How To Paint Wood Furniture - With No Brush Strokes! - Truths

How To Paint Wood Furniture - With No Brush Strokes! - Truths

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Anyway, what's the steps now? Simply sand and sand up until the brush strokes are gone? What grit should I utilize? Is my random orbital sander great enough for the job or should this all be done by hand? Mostly what I'm seeing on the web is how to not get brush strokes in the first place, and well, that just didn't exercise for me - best paint color for kitchen with dark cabinets.

Considering that I reside in an apartment, and have no place to utilize a paint sprayer, I'm constantly stuck painting cabinets with a paint brush. I actually don't mind it (except that it takes a lot longer than a sprayer), and for many years, I've actually discovered how to get a near-sprayed-on, almost-brush-stroke-free finish using a paint brush (best white paint color for kitchen cabinets).

It sounds like a lot of work (and maybe it is), however ask yourself this: How often do you intend on painting your cabinets? Probably seldom, right? So it's worth it to make the effort to get it right! Many people who write to me for assistance on how to paint their cooking area cabinets, or their restroom cabinets, desire frantically to skip the prep work.

There are products on the market now which allow you to skip this step, such as Rustoleum's cabinet refinisher kit. I have actually never ever used that product, and I have actually heard great things about it. But for me, sanding has to do with more than simply "providing some tooth" to your cabinets so that the finish will stick.

So as you can see, sanding the cabinets is about much more than simply "providing some tooth" to the cabinets so that the brand-new surface will stick. I typically do this step by hand, utilizing a 120-grit or 150-grit sandpaper. Sometimes, such as with old oak cabinets with raised grain, or cabinets with bad dings or deep scratches, I may use the electric sander.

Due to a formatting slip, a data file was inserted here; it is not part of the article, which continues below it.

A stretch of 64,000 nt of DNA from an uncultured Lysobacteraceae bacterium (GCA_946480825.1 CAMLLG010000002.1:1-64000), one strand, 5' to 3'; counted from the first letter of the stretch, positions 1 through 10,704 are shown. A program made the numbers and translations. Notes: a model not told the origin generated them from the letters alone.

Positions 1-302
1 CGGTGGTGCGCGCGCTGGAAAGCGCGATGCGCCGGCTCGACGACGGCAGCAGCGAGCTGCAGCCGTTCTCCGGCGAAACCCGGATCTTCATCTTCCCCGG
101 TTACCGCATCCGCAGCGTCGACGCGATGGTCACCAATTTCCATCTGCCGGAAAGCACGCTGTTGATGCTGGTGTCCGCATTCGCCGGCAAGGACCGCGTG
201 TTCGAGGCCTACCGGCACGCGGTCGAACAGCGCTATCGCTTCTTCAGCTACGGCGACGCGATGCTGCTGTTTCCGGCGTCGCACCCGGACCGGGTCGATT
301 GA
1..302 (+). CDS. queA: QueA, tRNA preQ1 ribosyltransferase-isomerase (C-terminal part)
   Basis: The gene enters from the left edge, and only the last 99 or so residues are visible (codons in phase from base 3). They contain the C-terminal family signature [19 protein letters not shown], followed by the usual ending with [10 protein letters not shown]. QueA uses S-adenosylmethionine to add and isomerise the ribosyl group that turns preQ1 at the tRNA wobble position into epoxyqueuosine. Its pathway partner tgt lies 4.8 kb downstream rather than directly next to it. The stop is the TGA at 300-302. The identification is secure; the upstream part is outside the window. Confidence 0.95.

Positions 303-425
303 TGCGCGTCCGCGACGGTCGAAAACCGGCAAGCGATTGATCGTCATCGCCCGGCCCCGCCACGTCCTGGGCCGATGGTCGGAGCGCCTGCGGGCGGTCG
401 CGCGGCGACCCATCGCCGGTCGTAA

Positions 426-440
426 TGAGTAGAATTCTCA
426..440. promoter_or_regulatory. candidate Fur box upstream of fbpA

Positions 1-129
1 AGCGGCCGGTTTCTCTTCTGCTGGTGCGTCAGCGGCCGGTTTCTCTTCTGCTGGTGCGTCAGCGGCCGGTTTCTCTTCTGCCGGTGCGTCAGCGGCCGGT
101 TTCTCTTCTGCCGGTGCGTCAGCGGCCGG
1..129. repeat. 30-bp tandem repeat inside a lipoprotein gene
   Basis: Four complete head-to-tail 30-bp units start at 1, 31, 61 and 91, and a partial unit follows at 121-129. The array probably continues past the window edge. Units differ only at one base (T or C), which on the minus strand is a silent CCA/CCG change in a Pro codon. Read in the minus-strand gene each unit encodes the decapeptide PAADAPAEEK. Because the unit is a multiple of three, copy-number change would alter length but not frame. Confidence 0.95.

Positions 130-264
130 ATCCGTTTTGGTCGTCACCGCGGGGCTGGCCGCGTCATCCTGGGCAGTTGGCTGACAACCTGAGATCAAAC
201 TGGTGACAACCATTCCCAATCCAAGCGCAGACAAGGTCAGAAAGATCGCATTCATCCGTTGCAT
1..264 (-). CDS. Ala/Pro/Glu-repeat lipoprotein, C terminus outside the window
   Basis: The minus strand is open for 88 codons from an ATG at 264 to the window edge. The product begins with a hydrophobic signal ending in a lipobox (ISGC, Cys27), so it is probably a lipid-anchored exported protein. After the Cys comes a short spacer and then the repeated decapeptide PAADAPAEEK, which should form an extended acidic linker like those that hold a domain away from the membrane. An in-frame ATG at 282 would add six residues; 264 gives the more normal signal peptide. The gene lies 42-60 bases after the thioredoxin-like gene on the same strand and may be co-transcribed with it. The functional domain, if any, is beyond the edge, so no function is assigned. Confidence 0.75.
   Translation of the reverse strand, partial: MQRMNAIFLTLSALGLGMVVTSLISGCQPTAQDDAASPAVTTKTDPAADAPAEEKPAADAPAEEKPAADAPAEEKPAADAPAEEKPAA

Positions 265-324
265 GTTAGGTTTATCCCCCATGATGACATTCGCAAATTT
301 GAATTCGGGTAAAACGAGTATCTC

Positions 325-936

I swear by this things!! And it can be utilized with both oil-based paint and latex paint. When you're brushing it on, it will appear like the surface isn't going on efficiently - painting wood cabinets white. You do wish to make the surface as smooth as possible, but do not be too concerned if you see brush strokes.

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I utilize 150-grit sandpaper, and I sand by hand. The crucial thing here is that you wish to. As you're sanding, the guide that is sanded off should look like really dry, great chalk dust. kitchen cabinet paint kit. If you're not getting that, and if the primer is rather rolling and pilling up as you sand, then it's not dry enough.

The paint brush that you utilize will definitely make a difference in the finish you get on your painted cabinets. Do not go low-cost on this on this!! My brand of choice when it concerns cabinets (and simply about anything else) is Purdy. If I'm going to be painting the inside of the cabinets (with racks), then the 2-inch XL Cub is absolutely required.

This is truly a fantastic well-rounded paint brush, and if I were to just pick one, this would always be my go-to brush. However, I do find that a brush that's just a bit smaller sized is much easier for painting the stiles and rails on cabinets and cabinet doors. For that, I like to use a 1 - painting wood cabinets white.5-inch angled sash brush.

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